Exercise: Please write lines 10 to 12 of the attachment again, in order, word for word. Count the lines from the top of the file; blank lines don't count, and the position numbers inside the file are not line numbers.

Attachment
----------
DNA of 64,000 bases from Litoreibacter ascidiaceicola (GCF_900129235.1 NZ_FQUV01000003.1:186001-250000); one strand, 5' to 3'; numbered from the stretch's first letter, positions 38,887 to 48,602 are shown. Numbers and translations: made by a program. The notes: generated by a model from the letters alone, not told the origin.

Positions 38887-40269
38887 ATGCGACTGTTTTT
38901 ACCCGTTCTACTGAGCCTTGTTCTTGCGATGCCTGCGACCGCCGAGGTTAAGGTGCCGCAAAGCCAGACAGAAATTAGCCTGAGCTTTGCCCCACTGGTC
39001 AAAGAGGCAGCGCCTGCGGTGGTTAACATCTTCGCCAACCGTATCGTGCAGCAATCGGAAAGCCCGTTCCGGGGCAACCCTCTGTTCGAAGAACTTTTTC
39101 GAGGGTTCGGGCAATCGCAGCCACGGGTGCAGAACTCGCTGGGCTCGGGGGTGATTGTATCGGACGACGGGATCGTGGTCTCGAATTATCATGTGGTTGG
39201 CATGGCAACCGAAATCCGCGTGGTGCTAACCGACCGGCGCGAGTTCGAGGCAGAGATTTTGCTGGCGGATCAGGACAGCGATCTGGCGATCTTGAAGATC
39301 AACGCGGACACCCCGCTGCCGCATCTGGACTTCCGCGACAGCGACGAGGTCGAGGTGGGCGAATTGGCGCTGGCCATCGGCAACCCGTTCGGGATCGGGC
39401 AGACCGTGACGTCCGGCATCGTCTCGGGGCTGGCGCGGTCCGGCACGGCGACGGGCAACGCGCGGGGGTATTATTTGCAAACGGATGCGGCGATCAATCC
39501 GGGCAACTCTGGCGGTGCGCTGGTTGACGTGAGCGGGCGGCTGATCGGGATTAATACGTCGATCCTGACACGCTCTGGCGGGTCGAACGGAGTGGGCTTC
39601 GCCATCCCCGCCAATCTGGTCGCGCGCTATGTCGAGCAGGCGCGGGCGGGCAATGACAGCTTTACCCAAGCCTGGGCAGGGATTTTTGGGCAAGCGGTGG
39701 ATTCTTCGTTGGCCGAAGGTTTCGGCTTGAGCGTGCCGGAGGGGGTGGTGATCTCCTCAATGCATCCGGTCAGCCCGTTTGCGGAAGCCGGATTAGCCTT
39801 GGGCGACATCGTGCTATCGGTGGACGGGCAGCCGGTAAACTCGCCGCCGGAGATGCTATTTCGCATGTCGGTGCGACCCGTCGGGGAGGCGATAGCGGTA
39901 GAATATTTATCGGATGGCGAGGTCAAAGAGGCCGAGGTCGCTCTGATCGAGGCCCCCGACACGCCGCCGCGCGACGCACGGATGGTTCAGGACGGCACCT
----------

39501 GGGCAACTCTGGCGGTGCGCTGGTTGACGTGAGCGGGCGGCTGATCGGGATTAATACGTCGATCCTGACACGCTCTGGCGGGTCGAACGGAGTGGGCTTC
39601 GCCATCCCCGCCAATCTGGTCGCGCGCTATGTCGAGCAGGCGCGGGCGGGCAATGACAGCTTTACCCAAGCCTGGGCAGGGATTTTTGGGCAAGCGGTGG
39701 ATTCTTCGTTGGCCGAAGGTTTCGGCTTGAGCGTGCCGGAGGGGGTGGTGATCTCCTCAATGCATCCGGTCAGCCCGTTTGCGGAAGCCGGATTAGCCTT